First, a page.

You may have noticed more people than usual lurking outside your executive’s door. That’s because economic fears are prompting more employees to eavesdrop and gossip about what might happen next at their workplaces. The solution? The times call for stepped-up communication, says Steve Williams, director of research for SHRM.
Communication in business requires the understanding of different communication styles, and the ability to break down communication barriers.
In business communication, effective communication requires a sort of “office communication toolkit” – the kind of resource Business Management Daily provides.
Prepare for media interviews by reviewing what the reporter has published or aired before. Ask the reporter for draft interview questions in advance. Most of all, know what you want to say and rehearse it. Follow these six tips to get the main idea you want to convey into an understandable story.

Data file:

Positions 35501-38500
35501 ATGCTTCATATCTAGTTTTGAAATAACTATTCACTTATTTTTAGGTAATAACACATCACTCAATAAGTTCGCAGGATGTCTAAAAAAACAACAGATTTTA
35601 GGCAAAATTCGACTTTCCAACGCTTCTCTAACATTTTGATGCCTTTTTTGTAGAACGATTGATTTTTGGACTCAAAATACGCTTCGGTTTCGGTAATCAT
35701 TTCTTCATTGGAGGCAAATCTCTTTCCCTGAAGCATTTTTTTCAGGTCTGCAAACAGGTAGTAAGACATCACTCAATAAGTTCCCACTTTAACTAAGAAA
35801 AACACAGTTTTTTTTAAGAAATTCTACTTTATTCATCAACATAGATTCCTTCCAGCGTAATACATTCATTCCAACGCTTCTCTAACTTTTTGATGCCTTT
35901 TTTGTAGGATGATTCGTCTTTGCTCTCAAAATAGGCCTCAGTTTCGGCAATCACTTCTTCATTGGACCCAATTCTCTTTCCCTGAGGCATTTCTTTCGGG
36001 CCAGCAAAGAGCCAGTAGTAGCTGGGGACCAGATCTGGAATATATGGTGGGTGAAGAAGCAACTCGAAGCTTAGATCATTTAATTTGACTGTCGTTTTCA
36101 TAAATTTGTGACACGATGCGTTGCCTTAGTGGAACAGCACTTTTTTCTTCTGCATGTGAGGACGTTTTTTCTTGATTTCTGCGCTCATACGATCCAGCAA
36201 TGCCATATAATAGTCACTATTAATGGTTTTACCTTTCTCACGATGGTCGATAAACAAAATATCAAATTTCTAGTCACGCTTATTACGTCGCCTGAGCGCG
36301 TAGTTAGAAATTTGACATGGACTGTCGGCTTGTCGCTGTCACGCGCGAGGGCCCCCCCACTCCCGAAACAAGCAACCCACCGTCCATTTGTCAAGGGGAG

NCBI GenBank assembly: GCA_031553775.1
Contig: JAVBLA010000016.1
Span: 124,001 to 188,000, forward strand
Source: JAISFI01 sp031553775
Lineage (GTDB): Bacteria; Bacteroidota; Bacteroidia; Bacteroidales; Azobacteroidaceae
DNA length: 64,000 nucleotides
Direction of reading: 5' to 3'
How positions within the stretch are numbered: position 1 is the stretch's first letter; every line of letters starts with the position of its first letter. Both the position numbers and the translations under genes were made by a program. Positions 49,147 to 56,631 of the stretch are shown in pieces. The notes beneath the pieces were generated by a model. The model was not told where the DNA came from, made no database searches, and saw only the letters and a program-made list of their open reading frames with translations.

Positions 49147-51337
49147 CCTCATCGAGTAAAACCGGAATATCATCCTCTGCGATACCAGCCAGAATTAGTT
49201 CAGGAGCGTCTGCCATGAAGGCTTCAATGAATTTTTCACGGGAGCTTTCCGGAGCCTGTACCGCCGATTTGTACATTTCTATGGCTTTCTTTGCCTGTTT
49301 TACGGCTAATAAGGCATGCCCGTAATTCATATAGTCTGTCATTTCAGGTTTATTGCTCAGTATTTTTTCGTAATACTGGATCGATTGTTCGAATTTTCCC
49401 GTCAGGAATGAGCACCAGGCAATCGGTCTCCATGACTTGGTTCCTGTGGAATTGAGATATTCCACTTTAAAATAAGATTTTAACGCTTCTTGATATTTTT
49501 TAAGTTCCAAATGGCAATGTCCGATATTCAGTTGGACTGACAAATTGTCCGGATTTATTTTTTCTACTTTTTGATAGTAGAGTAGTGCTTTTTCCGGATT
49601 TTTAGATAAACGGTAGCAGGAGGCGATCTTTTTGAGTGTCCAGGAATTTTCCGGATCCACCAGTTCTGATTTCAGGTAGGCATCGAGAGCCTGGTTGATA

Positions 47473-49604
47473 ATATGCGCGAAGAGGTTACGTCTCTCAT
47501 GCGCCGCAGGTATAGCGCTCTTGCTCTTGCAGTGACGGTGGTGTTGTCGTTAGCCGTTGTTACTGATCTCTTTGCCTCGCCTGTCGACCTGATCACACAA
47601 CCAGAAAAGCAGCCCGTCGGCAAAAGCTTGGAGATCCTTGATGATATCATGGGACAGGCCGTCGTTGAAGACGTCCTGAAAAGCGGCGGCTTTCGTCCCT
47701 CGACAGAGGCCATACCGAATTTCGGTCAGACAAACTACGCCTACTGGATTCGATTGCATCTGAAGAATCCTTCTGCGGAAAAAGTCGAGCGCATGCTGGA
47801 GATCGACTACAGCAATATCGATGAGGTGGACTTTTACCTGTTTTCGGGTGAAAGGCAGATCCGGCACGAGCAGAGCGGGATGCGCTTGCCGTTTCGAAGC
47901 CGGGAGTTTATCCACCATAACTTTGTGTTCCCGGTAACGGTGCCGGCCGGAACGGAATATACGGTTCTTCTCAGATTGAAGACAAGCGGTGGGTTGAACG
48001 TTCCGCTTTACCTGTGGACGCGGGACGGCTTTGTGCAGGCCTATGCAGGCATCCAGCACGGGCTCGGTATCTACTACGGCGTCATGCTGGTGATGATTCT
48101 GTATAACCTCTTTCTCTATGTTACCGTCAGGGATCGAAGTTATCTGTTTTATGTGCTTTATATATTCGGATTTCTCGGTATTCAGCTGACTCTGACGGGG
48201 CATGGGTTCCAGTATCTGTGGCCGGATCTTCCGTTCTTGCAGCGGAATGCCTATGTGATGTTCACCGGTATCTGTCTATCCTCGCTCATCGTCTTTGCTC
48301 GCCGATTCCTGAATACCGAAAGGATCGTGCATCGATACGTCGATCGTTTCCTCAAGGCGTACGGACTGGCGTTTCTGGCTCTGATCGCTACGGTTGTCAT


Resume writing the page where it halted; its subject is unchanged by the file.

Catch a second wind by tackling a task on your “Mind Like Mush” list ... Is your boss an ‘allergic-to-details’ type? Keep project files handy that contain details he or she is likely to need ... Find travel deals by booking later ... Spruce up your administrative “portfolio” by adding a dash of visual material.
Lissa Hannan, a Verizon employee in the Pittsburgh area, filed a complaint alleging a male contractor sexually harassed her. The company essentially put her on hold and then hung up. Ten days after she filed her complaint, Verizon fired Hannan. The company ended up agreeing to pay her $37,000 to settle the lawsuit.
Q. My company provides health care services. Recently, a deaf client said we had to pay for a sign language interpreter. Is that true?
With competition for customers and clients keener than ever, your product related presentations can make or break sales. Close the deal by sharpening your pitch with the methods of Apple Computer co-founder Steve Jobs, a widely acknowledged master of presentations.